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Common tax questions after divorce

Divorces can be tricky, especially when tax season comes around.

Divorce usually brings a lot of changes to the way individuals file their taxes, including what exemptions and deductions someone is able to claim. Couples who have recently divorced should consider the most common questions divorced individuals face when filing taxes on their own.

Below is a list of the most common questions and tips for filing taxes after divorce:

What is your filing status? Filing status is determined on December 31 so many couples in the process of getting divorced still file as “married, filing jointly.” Most of the time it is financially beneficial to file taxes jointly rather than as single.

Who can claim dependents? The custodial parent is able to claim children as dependents on their tax returns unless their divorce decree specifically says otherwise. If both parents share equal custody of their children, then the parent who pays child support is able to claim the children as dependents. If no one pays child support, then the parent with the higher gross income is able to claim the children.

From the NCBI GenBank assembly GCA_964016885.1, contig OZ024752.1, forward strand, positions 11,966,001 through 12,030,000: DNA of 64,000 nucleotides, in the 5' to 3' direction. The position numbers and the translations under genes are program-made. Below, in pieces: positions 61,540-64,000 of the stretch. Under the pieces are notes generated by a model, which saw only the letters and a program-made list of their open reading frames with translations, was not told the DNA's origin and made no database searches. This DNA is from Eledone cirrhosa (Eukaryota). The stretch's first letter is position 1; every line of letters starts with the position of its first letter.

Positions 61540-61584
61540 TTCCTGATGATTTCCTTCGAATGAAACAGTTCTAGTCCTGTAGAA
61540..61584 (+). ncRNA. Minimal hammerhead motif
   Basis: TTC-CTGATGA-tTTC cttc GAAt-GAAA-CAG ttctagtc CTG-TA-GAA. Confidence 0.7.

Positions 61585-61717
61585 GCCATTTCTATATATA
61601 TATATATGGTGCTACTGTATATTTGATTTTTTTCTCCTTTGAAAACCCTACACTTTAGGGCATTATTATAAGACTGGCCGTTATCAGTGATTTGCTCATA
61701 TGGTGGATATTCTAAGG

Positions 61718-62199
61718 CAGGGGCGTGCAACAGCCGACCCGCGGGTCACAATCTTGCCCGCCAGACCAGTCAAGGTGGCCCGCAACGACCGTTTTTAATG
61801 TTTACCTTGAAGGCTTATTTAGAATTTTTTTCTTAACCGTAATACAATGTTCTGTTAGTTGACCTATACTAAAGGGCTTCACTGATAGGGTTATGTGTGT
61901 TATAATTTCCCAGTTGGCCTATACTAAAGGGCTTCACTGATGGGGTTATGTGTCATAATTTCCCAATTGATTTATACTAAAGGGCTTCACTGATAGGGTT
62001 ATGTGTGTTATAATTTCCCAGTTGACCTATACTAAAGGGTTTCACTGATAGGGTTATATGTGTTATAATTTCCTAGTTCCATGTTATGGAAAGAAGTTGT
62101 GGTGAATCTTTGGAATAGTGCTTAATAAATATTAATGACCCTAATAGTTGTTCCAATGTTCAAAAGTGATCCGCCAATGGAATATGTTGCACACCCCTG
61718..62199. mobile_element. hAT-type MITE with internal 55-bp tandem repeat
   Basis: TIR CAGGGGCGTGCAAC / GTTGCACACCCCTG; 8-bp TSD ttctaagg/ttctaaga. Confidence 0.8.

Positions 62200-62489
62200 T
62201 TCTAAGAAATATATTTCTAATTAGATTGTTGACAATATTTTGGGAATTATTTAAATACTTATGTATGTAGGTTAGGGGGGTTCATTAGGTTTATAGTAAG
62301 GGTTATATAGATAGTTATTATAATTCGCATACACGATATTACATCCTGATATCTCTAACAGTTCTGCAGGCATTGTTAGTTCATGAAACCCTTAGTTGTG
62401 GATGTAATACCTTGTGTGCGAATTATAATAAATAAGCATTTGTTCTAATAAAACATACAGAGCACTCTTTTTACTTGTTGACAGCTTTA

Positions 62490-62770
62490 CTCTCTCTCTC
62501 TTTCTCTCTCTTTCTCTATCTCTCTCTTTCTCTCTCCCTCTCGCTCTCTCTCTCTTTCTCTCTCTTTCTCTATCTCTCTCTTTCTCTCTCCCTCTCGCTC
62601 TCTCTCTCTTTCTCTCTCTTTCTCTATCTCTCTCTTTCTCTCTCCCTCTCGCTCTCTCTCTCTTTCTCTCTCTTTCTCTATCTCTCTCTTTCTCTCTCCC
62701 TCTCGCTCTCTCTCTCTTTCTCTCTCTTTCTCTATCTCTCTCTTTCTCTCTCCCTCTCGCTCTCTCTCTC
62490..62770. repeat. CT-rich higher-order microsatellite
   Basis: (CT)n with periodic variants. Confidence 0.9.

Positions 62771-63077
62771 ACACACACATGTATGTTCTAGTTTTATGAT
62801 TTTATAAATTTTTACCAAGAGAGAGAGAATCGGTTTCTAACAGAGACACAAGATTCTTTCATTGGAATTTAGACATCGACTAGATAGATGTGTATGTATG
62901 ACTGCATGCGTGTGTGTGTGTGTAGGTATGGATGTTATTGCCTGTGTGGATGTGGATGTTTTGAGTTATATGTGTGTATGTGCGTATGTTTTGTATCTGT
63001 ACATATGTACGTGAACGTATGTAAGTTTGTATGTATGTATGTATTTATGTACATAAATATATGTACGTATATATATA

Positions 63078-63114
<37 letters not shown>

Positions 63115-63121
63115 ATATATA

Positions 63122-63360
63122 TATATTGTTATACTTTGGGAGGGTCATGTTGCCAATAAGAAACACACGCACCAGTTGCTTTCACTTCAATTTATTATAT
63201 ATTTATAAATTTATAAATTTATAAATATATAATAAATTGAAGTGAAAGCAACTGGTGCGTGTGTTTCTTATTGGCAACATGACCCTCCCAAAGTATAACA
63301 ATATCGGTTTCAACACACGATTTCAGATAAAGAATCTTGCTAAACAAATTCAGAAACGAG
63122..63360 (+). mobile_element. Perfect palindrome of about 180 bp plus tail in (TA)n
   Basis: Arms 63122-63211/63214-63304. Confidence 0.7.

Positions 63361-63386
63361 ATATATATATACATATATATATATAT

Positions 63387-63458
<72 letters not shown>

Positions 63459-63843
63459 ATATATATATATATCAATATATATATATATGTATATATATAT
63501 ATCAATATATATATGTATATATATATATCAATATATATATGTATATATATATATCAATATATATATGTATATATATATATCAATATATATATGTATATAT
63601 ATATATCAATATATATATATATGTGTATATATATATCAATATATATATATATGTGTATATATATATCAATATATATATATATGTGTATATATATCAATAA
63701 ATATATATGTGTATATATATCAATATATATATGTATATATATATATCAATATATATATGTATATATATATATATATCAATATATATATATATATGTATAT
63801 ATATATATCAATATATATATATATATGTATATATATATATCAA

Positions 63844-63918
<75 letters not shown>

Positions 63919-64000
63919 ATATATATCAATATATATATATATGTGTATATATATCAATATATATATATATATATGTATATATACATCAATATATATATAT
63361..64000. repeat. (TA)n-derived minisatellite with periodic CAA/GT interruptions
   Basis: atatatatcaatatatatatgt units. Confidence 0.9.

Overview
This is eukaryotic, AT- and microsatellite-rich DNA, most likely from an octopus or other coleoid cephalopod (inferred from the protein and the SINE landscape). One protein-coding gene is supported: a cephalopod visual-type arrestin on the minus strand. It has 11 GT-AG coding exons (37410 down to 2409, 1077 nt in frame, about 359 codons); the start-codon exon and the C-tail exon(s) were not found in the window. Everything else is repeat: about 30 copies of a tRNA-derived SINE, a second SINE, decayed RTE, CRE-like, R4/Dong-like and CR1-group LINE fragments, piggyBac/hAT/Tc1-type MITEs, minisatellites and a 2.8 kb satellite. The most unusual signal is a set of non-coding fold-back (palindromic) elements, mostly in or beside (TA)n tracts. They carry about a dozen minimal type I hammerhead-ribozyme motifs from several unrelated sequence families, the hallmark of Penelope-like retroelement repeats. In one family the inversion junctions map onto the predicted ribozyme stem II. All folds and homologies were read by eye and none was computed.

Can you deduct child support? Individuals cannot deduct child support payments. However, parents who help pay for their child’s college tuition can deduct up to $8,500 through the Tuition and Fees deduction and the American Opportunity Tax Credit.

Can you deduct alimony? There are four circumstances where an individual can deduct alimony payments. The four circumstances are that the alimony is made according to a written agreement or judgment, you are not a member of the same household, the payments are not child support and alimony payments will end upon the ex’s death.

Can you deduct divorce attorney fees? In most cases, you cannot deduct divorce attorney fees. However, individuals can deduct some the costs they had as a result of their divorce. The fees that can be deducted include fees paid for tax planning during or after your divorce, fees paid to obtain taxable income and fees paid for securing an interest in a qualified retirement plan. Be aware that in order to deduct these fees, an individual will have to itemize their deductions and the deductions cannot pass the two percent adjusted gross income test.

Source: Huffington Post, “Divorce Tax Tips: Five Most Common Tax Questions,” Joseph E. Cordell, Jan. 29, 2013